Matthew Maddox is an art historian and professor emeritus at the Drayburgh School of Fine Art. Nearing 70, his 3 sons are grown and his ex-wife, Charlotte, has remarried. After a failed suicide attempt in front of a moving train, Maddox attends art therapy classes in order to find new meaning in his life.
Although he is isolated, Maddox does have his champions. Simone, his lover and partner, is returning shortly from an analysts’ conference in Vienna. She has her own baggage, but Simone feels responsible for Maddox. Others who genuinely care about Maddox include his former mentor Daniel Viklund, whose wartime past fascinates Maddox; his older sister, Sarah; and his younger brother, Paul. There is also Eric Taylor, once his most promising student, now a convicted murderer, in whom Maddox sees echoes of his own life.
An unabashed novel of mental illness, As It Happened tells of the prisons in which we find ourselves, the anxieties that exert their hold, and the desperate search for purpose in how we live and how we die.
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As It Happened
By David Storey
OPEN ROAD INTEGRATED MEDIACopyright © 2002 David Storey
All rights reserved.
Grim day, Maddox was thinking. If I've gone over the edge that's quite all right by me, this place as good as any.
In a space scarcely sufficient to accommodate twelve with their donkeys and easels there were, by his calculation, twenty-one. Although, unlike the previous week, the model had turned up, the instructor's insistence on teaching, rather than an aid to concentration, was proving a distraction: no doubt, being paid, he'd felt obliged to do something, periodically shifting the model so that no pose was held for longer than fifteen minutes, the day, as a consequence, devoted to little more than sketching, a procedure intended, evidently, to prevent the class from getting bored.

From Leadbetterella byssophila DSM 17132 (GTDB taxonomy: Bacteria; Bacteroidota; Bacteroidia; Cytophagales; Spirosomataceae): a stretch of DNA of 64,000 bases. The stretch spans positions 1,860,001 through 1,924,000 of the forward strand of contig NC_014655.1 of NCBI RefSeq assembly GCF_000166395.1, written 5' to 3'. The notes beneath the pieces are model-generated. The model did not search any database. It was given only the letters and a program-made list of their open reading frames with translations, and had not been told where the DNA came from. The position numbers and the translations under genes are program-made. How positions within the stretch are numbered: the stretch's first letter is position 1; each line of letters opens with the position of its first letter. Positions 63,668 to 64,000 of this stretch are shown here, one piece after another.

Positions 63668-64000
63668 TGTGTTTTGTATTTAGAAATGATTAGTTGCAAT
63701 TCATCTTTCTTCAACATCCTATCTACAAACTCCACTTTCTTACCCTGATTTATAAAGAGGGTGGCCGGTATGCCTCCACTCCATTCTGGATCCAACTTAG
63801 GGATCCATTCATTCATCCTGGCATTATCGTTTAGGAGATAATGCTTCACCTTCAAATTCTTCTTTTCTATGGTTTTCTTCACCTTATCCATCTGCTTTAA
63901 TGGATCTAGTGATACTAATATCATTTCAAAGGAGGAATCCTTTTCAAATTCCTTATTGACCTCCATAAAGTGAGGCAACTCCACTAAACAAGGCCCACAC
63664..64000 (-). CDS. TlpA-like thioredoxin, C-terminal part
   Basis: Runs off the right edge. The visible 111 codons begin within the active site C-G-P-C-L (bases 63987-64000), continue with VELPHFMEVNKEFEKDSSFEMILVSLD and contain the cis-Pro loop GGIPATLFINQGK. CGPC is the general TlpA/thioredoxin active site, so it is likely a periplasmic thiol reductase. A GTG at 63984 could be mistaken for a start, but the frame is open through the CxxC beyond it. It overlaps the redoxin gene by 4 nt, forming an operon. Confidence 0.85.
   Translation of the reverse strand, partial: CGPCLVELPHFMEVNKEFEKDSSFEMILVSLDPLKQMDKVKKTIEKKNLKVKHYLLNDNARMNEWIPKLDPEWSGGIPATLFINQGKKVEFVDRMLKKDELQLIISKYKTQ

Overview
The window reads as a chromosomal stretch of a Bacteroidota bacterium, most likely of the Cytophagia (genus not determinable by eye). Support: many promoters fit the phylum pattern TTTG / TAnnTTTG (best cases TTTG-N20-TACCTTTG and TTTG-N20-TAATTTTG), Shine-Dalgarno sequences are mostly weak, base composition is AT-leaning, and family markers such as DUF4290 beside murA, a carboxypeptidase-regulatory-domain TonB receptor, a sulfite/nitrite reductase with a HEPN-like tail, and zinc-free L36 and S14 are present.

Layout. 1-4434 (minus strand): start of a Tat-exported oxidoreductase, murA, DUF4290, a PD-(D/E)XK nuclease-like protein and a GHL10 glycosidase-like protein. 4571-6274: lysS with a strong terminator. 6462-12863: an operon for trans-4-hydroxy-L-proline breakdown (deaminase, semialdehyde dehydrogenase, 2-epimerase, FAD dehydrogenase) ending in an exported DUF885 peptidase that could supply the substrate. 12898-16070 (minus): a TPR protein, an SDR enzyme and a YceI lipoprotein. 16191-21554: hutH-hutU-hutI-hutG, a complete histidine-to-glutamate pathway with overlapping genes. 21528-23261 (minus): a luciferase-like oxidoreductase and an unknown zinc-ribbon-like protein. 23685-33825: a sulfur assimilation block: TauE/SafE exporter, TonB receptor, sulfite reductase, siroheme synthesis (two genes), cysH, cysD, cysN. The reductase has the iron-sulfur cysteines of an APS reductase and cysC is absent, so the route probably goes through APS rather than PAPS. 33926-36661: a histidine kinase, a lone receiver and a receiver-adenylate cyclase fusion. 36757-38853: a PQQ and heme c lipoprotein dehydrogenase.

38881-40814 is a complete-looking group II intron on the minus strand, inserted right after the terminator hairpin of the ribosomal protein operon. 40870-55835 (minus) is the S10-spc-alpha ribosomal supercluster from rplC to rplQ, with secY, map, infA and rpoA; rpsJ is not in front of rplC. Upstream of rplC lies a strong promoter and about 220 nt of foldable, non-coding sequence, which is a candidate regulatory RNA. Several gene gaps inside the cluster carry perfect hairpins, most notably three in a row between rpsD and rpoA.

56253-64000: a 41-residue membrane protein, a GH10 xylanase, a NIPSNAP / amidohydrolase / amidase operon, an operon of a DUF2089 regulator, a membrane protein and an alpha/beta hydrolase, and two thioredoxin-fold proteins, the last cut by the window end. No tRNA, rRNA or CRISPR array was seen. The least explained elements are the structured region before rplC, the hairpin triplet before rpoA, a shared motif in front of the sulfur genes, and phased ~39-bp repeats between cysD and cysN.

Following the line of the breast, he indicated the nipple, adjusted its alignment and pursued the shape of the hip to the thigh; etching in the Venusian slit, his mind drifted on to thoughts of Simone.
How often and how deeply he had buried there – at his age, approaching seventy, less achievement than intention – moving his pencil to the knee, the calf, the model an effulgence, seemingly, of the room itself: the hall of a former primary school, the structure given over to adult classes in calligraphy as well as carpentry, motor-engineering as well as art, evidence, mainly, of the burgeoning of Third Age talents, much of which was displayed, periodically, in the entrance hall below.
Stooped, head bowed, glasses perched close to the tip of his nose, sighting the object over the top of the frame, he pursued his thoughts in counterpoint to the movement of his pencil. To his left, Rachel (Mrs Herzog), widow of a jeweller, posed, legs astride, before her paint-smeared easel, the model's shape achieved by an indecorous use of crayon. A film of coloured dust drifted down her pinned-up sheet of paper and settled on her blue, white-stitched overall: an elderly, short, attractive creature, her breast agitated engagingly by the vigorous movement of her arm.
The Greek came to him.
Thought and feeling so rarely combined – eradicating blankness, supervising space, more dream, he felt, than image ...
In a glass partition, blanked out by paper on the other side, at the end of the hall, dividing it from the landing beyond, he glimpsed his figure astride its donkey, short, stocky, white-haired (cut short), the baldness at the crown invisible from this distance, recalling the suggestion made by Simone – eight years his junior, mercurial, slight of build – that he was about to undergo a 'change' (a 'chance', as she described it).
Mrs Loewenstein (Ailsa) becalmed in widowhood, too, a fragile (sensitised) creature, also standing at an easel: the steady drift downwards of charcoal dust. What had these women and he in common? age, death; a final refinement, introspection – engagement, in his case, with what, after a lifetime, he might, if not instinctively, consistently have avoided (primal: carnal: tethered in a cage): instead of inspection, assessment – retribution – a scoring-out from the blackness of forms – shapes (not unlike the one before him) a perspective on his life narrowed to a focus – this specific focus of appreciation. After a lifetime of exposition he was trying 'it' himself.